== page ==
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24 September 2014

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Three Hares and Green Man symbols, Throwleigh

Three Hares and Green Man, Throwleigh

On the trail of ancient symbols

From Three Hares to the Green Man...a Devon researcher is out to unravel what lies behind these ancient symbols found across the county.

A Devon woman whose interest in an ancient mysterious symbol has seen her travel as far afield as China, has now been inspired to go back to university to research other historical symbols closer to home.

Sue Andrew, from Walkhampton, developed a fascination with pictures of the Three Hares, which are found in 17 churches in Devon.

Three Hares at Spreyton

Three Hares at Spreyton

Together with fellow reseachers, photographer Chris Chapman and archaeologist Dr Tom Greeves, Sue has now traced the image of the interlinked hares across Devon to France and Germany, eastwards to Iran, and even China.

They launched the project in 2000, hunting for the symbol which features three of the animals running in a circle, sharing three ears between them which form a triangle in the centre of the design.

"It's changed the course of my life to be absolutely honest," said Sue. "I've gone back to university on the back of the Three Hares Project, and I'm widening my remit now.

"I'm looking at the medieval figurative roof bosses of Devon parish churches.

Three Hares at Throwleigh Church

Three Hares at Throwleigh Church

"Obviously the Three Hares is a key part of this, so I'm running that project and I've got this other study going on alongside, but it's great because it means I can look at the whole Christian context of it."

One of the key images which seems to sit alongside the Three Hares in Devon is the Green Man, which also is surrounded by mystery.

The picture at the top of this page combines the symbols of both which can be found in Throwleigh Church, Devon - they are also shown separately.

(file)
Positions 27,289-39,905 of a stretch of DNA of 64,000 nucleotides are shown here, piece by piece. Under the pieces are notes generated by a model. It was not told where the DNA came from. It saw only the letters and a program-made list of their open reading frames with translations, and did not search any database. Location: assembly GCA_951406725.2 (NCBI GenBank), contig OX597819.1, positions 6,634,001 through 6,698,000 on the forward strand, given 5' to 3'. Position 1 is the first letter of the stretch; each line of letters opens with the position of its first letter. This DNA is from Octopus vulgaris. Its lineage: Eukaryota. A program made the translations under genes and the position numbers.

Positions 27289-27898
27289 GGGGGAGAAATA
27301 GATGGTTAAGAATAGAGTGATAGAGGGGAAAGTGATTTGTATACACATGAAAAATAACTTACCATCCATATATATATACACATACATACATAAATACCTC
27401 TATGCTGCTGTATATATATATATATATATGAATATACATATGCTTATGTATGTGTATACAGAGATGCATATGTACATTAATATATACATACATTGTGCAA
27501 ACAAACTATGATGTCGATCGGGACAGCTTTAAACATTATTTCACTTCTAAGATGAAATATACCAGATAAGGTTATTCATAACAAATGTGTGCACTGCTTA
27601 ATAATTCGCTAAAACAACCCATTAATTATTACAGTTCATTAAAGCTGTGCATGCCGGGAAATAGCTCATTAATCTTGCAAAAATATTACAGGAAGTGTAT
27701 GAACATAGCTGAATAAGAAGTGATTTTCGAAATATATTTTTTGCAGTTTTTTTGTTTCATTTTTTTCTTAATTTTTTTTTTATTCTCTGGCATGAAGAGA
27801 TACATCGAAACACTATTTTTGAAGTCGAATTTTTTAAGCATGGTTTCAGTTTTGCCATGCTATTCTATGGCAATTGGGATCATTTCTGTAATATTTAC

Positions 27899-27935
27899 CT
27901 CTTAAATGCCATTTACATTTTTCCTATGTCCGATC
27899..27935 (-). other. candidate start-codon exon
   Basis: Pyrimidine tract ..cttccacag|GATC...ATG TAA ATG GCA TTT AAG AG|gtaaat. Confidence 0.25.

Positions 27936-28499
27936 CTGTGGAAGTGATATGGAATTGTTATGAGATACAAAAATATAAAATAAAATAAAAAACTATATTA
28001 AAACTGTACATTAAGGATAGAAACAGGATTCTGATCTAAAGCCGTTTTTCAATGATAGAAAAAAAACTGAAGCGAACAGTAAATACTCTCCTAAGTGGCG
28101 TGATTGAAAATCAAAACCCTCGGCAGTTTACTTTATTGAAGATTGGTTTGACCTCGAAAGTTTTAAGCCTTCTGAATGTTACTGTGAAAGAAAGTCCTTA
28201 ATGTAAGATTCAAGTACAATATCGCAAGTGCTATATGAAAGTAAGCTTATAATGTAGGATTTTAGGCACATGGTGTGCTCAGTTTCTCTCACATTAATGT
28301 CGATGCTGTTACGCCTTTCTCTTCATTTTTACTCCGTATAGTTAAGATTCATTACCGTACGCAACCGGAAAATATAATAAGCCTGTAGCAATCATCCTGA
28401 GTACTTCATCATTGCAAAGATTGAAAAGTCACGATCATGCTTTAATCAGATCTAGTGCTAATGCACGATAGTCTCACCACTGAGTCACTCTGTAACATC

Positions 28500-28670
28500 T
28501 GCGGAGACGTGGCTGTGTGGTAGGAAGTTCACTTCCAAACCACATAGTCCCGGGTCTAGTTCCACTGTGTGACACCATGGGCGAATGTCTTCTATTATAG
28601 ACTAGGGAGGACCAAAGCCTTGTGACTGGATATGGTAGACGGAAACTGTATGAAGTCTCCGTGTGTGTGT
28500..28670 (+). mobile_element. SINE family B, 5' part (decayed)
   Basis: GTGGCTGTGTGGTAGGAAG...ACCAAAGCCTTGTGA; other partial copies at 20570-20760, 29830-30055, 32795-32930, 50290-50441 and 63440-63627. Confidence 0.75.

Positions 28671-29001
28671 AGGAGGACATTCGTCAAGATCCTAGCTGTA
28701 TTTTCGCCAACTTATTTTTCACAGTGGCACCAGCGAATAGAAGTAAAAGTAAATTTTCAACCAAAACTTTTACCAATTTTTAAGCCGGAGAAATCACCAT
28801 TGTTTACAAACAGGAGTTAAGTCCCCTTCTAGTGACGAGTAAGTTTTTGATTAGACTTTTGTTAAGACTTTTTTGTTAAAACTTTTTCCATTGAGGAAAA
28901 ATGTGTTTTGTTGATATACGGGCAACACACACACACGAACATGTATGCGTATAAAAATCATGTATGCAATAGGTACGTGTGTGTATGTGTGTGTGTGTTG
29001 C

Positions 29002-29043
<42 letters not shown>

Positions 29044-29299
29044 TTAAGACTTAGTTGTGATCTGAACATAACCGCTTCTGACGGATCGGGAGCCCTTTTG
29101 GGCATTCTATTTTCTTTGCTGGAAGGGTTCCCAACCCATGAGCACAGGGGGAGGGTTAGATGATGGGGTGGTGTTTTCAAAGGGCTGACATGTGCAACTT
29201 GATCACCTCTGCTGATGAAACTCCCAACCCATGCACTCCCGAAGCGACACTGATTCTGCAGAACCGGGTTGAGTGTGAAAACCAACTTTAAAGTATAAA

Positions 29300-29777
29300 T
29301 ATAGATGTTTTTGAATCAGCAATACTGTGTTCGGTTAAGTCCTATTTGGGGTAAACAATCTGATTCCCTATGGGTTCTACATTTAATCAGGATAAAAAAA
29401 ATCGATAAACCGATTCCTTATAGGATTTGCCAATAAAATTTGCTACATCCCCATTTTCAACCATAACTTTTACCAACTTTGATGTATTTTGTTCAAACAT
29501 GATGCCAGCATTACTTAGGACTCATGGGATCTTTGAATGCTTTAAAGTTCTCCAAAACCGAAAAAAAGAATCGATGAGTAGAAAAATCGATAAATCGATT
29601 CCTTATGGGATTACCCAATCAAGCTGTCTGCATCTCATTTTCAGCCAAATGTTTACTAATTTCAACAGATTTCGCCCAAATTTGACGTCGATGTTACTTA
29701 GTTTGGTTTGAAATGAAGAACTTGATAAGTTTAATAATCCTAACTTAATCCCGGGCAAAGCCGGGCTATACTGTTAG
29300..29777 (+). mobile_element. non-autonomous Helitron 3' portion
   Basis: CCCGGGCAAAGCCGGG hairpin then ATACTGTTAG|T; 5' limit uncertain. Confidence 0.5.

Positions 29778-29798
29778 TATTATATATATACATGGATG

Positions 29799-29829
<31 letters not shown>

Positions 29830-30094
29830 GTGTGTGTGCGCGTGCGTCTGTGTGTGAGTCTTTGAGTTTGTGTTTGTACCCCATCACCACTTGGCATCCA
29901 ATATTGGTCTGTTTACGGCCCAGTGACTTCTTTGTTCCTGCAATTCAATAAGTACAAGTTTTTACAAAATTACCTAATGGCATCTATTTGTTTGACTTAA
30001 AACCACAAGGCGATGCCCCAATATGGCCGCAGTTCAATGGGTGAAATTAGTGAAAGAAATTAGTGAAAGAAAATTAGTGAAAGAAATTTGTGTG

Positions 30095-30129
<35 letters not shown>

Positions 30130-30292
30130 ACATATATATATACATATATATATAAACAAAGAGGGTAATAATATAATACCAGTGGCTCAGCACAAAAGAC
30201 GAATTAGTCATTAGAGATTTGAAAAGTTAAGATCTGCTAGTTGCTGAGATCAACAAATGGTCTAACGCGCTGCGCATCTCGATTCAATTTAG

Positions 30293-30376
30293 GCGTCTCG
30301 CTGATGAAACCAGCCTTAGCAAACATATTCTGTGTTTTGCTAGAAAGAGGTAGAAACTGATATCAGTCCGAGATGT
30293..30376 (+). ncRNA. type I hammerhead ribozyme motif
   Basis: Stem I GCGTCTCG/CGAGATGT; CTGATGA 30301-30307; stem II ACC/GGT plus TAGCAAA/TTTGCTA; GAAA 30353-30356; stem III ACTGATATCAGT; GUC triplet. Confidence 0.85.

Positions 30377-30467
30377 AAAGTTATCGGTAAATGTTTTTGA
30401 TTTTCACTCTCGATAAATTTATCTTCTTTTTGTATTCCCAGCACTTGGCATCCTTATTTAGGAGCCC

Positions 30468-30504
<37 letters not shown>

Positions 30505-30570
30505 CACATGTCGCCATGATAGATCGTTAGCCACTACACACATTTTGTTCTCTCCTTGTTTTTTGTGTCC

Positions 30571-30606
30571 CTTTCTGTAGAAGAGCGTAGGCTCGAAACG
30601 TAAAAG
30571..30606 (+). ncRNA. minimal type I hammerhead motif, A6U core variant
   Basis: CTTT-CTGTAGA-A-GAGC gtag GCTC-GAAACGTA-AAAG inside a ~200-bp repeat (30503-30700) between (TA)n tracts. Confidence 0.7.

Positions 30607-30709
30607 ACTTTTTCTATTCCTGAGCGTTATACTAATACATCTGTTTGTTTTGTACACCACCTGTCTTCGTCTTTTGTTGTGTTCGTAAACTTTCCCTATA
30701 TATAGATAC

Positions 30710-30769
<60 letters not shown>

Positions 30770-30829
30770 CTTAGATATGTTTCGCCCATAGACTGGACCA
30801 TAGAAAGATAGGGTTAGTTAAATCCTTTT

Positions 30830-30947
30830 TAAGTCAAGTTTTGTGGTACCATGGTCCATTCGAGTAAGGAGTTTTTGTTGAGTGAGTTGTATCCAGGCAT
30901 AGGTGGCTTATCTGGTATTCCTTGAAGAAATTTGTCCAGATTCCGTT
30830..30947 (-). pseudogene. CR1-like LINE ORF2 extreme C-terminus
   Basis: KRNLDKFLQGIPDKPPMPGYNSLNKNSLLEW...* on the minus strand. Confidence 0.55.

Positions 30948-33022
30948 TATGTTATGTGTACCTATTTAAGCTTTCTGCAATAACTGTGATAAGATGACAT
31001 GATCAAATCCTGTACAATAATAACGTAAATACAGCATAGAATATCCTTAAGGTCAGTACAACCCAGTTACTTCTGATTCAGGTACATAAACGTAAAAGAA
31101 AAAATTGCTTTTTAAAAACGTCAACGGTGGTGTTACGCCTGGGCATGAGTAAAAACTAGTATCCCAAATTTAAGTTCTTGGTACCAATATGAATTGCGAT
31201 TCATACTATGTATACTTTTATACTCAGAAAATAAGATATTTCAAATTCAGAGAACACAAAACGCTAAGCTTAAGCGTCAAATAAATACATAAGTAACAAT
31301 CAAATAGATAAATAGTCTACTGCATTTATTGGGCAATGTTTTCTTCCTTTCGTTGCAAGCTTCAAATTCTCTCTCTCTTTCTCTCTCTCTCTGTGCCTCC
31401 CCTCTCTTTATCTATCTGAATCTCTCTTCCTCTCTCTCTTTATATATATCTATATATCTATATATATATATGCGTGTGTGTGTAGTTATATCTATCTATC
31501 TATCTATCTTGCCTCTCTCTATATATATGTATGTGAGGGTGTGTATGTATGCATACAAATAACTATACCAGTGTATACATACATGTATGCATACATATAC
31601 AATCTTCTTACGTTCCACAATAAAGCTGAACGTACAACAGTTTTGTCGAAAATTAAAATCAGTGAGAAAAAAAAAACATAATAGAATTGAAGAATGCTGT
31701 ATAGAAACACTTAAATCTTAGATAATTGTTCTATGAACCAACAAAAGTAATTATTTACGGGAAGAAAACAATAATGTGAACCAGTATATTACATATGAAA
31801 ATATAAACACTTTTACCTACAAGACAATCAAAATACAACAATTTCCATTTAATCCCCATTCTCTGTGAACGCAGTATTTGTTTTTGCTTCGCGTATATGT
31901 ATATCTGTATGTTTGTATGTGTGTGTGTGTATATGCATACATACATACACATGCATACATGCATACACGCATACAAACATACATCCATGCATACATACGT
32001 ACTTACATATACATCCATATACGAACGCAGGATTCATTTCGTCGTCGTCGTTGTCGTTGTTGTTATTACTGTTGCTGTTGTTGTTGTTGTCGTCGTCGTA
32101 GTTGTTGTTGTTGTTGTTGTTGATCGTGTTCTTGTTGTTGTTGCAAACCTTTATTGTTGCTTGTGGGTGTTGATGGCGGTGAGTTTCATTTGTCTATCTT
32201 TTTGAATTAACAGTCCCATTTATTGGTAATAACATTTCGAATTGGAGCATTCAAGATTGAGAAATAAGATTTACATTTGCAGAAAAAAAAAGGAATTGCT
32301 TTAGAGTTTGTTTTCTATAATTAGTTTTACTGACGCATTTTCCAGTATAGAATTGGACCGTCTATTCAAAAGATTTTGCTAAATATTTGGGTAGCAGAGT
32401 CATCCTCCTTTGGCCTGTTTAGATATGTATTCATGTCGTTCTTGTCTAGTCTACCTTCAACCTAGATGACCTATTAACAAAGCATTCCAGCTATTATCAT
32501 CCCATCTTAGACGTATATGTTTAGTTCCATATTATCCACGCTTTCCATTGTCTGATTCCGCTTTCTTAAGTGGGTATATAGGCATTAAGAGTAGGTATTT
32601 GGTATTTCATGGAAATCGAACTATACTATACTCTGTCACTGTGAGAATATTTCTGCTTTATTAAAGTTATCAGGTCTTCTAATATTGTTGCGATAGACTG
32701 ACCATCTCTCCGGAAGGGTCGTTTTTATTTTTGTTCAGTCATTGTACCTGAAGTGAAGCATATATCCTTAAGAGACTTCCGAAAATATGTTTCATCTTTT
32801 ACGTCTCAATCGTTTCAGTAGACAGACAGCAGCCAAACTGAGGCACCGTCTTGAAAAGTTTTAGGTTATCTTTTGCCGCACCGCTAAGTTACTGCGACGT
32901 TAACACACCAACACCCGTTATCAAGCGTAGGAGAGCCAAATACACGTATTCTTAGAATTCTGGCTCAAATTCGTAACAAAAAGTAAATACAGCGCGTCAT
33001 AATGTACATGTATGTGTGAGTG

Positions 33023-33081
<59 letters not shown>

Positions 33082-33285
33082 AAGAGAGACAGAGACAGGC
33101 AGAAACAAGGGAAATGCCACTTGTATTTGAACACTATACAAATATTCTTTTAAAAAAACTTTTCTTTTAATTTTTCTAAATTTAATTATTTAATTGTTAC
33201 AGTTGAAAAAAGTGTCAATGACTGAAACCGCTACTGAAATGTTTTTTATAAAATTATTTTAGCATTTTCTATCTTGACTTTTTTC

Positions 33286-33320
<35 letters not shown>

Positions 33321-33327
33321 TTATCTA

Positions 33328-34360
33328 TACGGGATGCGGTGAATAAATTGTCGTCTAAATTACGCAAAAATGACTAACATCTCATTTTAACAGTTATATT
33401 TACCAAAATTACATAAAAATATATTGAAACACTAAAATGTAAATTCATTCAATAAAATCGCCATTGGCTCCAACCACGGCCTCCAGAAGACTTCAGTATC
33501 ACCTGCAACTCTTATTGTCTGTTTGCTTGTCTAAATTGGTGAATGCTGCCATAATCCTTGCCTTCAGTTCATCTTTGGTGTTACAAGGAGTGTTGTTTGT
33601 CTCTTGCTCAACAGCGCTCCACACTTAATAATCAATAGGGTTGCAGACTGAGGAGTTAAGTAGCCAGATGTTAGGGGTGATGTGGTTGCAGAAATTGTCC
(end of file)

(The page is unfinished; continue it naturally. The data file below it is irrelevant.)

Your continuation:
Sue said: "There's no written evidence that we know of which tells us what the Three Hares mean, and there's lots of speculation on what the Green Man may mean, but nobody seems really to have come up with a really good definition of what he meant in late medieval times."  

Green Man symbol at Throwleigh Church

Green Man symbol at Throwleigh Church

Like the hares image, the Green Man symbol seems to cross religious and continental borders, appearing in European and Indian cultures.
 
Now Sue is keen for any help in identifying where in Devon the Green Man appears on medieval roof bosses, especially because they're not in the most prominent of positions.

"People see the stained glass windows, they see the light things, but these are hidden, tucked away in dark recesses.

"So what I'd like people to do is go out there with their glittering eyes and their torches, and hunt around, to see what they can find!"   

So, if you can help Sue in her hunt for the Green Man for her research at the University of Plymouth, you can email her at threehares@walkhampton.freeserve.co.uk

And for more on the Three Hares project, visit the website linked from the top right of this page.

*All photos used courtesy of The Three Hares Project/Chris Chapman.

last updated: 21/02/2008 at 16:50
created: 16/02/2006

You are in: > On the trail of ancient symbols

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